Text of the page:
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Hoffmann, R. A wiki for the life sciences where authorship matters. Nature Genetics (2008)

Benzylamide sulindac analogues induce changes in cell shape, loss of microtubules and G(2)-M arrest in a chronic lymphocytic leukemia (CLL) cell line and apoptosis in primary CLL cells.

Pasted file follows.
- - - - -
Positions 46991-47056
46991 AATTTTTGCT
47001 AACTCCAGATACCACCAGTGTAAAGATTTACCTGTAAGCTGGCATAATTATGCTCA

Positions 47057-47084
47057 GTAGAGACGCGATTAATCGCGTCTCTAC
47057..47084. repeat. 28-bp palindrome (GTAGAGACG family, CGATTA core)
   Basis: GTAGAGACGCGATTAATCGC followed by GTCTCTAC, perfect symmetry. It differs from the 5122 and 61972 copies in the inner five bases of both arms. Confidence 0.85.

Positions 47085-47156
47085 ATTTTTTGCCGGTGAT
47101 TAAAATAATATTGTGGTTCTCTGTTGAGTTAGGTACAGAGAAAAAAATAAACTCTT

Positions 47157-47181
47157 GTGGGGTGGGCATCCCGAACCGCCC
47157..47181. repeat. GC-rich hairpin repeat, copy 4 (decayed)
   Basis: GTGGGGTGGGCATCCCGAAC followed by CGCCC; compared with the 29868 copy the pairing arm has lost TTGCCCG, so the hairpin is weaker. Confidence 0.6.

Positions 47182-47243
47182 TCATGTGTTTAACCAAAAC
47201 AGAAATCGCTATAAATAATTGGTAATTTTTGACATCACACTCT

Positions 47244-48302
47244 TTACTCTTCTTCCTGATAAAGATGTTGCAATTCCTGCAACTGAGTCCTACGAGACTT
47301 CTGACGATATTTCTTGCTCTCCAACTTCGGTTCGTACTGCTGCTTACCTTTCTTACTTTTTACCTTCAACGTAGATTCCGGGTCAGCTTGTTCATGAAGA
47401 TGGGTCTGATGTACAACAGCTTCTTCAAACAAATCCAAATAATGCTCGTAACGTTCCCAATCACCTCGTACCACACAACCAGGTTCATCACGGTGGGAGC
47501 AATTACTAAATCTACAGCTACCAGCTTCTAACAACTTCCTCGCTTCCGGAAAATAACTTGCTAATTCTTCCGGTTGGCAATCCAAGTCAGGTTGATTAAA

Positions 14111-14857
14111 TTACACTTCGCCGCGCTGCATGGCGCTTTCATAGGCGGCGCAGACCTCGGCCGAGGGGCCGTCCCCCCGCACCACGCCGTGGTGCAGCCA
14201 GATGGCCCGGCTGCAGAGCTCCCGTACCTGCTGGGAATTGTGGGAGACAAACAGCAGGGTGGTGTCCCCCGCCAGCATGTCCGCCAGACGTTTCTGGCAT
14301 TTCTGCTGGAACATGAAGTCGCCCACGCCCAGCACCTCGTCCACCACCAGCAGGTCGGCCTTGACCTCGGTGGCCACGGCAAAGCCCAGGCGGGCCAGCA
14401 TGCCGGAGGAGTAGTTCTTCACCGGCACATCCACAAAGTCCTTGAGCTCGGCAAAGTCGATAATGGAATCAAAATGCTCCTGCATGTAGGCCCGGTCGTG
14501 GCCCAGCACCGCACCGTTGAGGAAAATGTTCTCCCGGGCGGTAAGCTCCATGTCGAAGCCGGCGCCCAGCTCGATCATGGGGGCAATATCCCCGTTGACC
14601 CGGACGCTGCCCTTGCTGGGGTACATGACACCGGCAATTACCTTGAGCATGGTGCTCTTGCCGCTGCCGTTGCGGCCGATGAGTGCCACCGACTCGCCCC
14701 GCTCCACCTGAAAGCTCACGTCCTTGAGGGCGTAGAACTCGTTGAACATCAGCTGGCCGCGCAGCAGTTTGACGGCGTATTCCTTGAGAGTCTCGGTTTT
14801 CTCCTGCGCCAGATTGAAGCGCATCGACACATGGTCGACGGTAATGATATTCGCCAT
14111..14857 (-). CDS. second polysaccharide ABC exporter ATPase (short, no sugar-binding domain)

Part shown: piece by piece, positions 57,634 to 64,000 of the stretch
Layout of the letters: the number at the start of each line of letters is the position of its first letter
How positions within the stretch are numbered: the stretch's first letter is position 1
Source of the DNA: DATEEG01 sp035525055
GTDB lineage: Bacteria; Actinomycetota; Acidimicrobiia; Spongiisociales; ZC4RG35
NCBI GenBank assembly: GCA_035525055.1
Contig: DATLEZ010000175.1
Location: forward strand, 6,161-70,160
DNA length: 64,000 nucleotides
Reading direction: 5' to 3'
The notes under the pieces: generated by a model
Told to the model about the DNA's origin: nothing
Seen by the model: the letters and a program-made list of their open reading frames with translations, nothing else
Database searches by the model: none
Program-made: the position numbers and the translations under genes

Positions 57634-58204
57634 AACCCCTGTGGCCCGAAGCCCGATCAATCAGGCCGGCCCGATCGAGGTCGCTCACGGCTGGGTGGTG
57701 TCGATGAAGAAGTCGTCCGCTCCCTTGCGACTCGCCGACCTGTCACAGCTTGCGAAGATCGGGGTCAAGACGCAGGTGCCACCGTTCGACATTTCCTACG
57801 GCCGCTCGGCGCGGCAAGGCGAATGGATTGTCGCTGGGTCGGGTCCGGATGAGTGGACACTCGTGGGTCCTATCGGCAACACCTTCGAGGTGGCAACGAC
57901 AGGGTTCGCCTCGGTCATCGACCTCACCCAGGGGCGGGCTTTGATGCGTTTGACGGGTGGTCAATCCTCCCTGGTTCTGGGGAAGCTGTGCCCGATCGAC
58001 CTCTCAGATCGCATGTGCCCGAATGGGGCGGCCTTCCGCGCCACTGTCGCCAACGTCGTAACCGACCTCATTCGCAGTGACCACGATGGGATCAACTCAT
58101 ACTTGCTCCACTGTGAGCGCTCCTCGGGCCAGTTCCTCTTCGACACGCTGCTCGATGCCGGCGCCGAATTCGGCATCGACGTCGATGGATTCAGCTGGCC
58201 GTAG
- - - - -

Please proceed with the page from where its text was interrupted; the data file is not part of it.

Given our interest in cyclic nucleotide phosphodiesterase inhibitors in chronic lymphocytic leukemia (CLL), we studied the effects of sulindac sulfone (exisulind), a non- cyclooxygenase-inhibitory end metabolite of the NSAID sulindac that has been reported to inhibit cGMP phosphodiesterases. We focused on a novel benzylamide analogue of sulindac sulfone, CP461, which is in clinical trials as a chemotherapeutic agent. As previously reported for colon carcinoma cell lines, we found that CP461 induced a rise in cGMP levels and blocked cell proliferation in the CLL cell line WSU-CLL. Surprisingly, however, cell cycle analysis revealed that CP461 caused G(2)-M arrest with an EC(50) of 1.1 micro M. G(2)-M arrest was associated with phosphorylation of Bcl2 (but not BAD, Bax, or Bcl-XL): both of these end points were abrogated by treatment with a calcium chelator. Although CP461 induces p53 up-regulation, G(2)-M arrest and Bcl2 phosphorylation were independent of p53. Because microtubule-active drugs such as vincristine also induced G(2)-M arrest and Bcl2 phosphorylation in WSU-CLL, whereas the genotoxic drugs etoposide and doxorubicin did not, we examined the effect of CP461 on microtubules by indirect immunofluoresence microscopy. CP461 eliminated microtubules rapidly, with reduction detected within 30 min of drug treatment. CP461 also induced marked changes in cell shape. Neither sulindac sulfide (a cyclooxygenase inhibitor) nor sulindac sulfone induced G(2)-M arrest, Bcl2 phosphorylation, microtubule disassembly, or cell shape changes. Treatment with 30 micro M CP461 induced greater than 50% apoptosis in 10 of 10 primary CLL leukemic cell samples, whereas the same drug concentration had only marginal effects (14% apoptosis) on whole mononuclear cells. Our work demonstrates that addition of a benzylamide moiety to sulindac compounds results in markedly altered pharmacological properties that may be of use in the therapy of lymphoid malignancies.[1]


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